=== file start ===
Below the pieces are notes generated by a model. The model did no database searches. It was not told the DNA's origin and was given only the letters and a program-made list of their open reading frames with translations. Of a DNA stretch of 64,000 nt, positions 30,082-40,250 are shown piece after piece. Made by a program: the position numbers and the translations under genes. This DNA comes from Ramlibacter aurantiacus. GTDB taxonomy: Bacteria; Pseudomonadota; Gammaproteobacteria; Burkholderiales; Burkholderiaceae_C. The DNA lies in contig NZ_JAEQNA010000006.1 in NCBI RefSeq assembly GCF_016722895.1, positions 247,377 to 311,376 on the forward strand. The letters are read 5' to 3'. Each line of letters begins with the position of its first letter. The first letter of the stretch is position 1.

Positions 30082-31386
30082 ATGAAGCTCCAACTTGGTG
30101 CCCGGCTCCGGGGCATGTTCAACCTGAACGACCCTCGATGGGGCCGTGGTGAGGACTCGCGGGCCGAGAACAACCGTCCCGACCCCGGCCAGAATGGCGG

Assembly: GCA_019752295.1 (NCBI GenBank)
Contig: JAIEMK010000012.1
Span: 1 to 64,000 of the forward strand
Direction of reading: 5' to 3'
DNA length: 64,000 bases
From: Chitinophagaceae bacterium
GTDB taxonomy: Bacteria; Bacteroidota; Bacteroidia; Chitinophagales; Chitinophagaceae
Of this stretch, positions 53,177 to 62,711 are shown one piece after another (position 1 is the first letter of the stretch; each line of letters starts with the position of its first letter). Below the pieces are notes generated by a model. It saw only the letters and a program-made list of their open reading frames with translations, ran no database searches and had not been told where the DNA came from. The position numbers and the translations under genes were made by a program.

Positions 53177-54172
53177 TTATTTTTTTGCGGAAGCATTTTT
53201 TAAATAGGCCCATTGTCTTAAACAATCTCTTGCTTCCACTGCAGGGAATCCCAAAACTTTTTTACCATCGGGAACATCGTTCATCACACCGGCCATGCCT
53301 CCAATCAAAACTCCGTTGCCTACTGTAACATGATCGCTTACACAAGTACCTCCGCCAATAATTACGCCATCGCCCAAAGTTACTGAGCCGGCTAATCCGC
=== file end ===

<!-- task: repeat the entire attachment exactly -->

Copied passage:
Below the pieces are notes generated by a model. The model did no database searches. It was not told the DNA's origin and was given only the letters and a program-made list of their open reading frames with translations. Of a DNA stretch of 64,000 nt, positions 30,082-40,250 are shown piece after piece. Made by a program: the position numbers and the translations under genes. This DNA comes from Ramlibacter aurantiacus. GTDB taxonomy: Bacteria; Pseudomonadota; Gammaproteobacteria; Burkholderiales; Burkholderiaceae_C. The DNA lies in contig NZ_JAEQNA010000006.1 in NCBI RefSeq assembly GCF_016722895.1, positions 247,377 to 311,376 on the forward strand. The letters are read 5' to 3'. Each line of letters begins with the position of its first letter. The first letter of the stretch is position 1.

Positions 30082-31386
30082 ATGAAGCTCCAACTTGGTG
30101 CCCGGCTCCGGGGCATGTTCAACCTGAACGACCCTCGATGGGGCCGTGGTGAGGACTCGCGGGCCGAGAACAACCGTCCCGACCCCGGCCAGAATGGCGG

Assembly: GCA_019752295.1 (NCBI GenBank)
Contig: JAIEMK010000012.1
Span: 1 to 64,000 of the forward strand
Direction of reading: 5' to 3'
DNA length: 64,000 bases
From: Chitinophagaceae bacterium
GTDB taxonomy: Bacteria; Bacteroidota; Bacteroidia; Chitinophagales; Chitinophagaceae
Of this stretch, positions 53,177 to 62,711 are shown one piece after another (position 1 is the first letter of the stretch; each line of letters starts with the position of its first letter). Below the pieces are notes generated by a model. It saw only the letters and a program-made list of their open reading frames with translations, ran no database searches and had not been told where the DNA came from. The position numbers and the translations under genes were made by a program.

Positions 53177-54172
53177 TTATTTTTTTGCGGAAGCATTTTT
53201 TAAATAGGCCCATTGTCTTAAACAATCTCTTGCTTCCACTGCAGGGAATCCCAAAACTTTTTTACCATCGGGAACATCGTTCATCACACCGGCCATGCCT
53301 CCAATCAAAACTCCGTTGCCTACTGTAACATGATCGCTTACACAAGTACCTCCGCCAATAATTACGCCATCGCCCAAAGTTACTGAGCCGGCTAATCCGC